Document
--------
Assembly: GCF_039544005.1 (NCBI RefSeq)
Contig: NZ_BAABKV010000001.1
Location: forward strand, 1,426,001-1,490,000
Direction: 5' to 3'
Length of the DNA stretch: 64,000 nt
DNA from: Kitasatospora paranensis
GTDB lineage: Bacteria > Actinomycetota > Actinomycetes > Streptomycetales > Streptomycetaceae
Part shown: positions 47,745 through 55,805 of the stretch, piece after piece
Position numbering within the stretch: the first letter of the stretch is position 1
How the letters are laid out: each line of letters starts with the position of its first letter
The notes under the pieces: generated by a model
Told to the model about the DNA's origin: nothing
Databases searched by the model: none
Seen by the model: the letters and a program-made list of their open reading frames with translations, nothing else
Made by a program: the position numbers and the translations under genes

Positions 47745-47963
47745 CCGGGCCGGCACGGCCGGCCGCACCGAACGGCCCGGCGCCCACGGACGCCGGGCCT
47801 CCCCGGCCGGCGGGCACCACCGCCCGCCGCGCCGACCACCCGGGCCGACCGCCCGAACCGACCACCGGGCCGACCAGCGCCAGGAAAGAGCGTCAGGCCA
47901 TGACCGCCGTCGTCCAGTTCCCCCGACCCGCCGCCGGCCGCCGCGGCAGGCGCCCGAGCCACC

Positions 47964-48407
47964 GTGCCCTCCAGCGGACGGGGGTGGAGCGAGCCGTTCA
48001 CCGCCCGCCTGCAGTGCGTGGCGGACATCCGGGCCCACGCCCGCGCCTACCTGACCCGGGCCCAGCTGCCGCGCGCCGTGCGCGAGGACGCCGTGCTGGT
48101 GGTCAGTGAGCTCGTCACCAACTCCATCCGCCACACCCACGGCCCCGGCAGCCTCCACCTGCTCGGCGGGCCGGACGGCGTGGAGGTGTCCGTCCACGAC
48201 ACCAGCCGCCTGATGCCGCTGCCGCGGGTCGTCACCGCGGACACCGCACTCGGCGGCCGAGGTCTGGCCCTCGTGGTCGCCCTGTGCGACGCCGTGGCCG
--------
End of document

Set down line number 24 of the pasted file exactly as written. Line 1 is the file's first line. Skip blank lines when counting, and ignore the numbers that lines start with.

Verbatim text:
48201 ACCAGCCGCCTGATGCCGCTGCCGCGGGTCGTCACCGCGGACACCGCACTCGGCGGCCGAGGTCTGGCCCTCGTGGTCGCCCTGTGCGACGCCGTGGCCG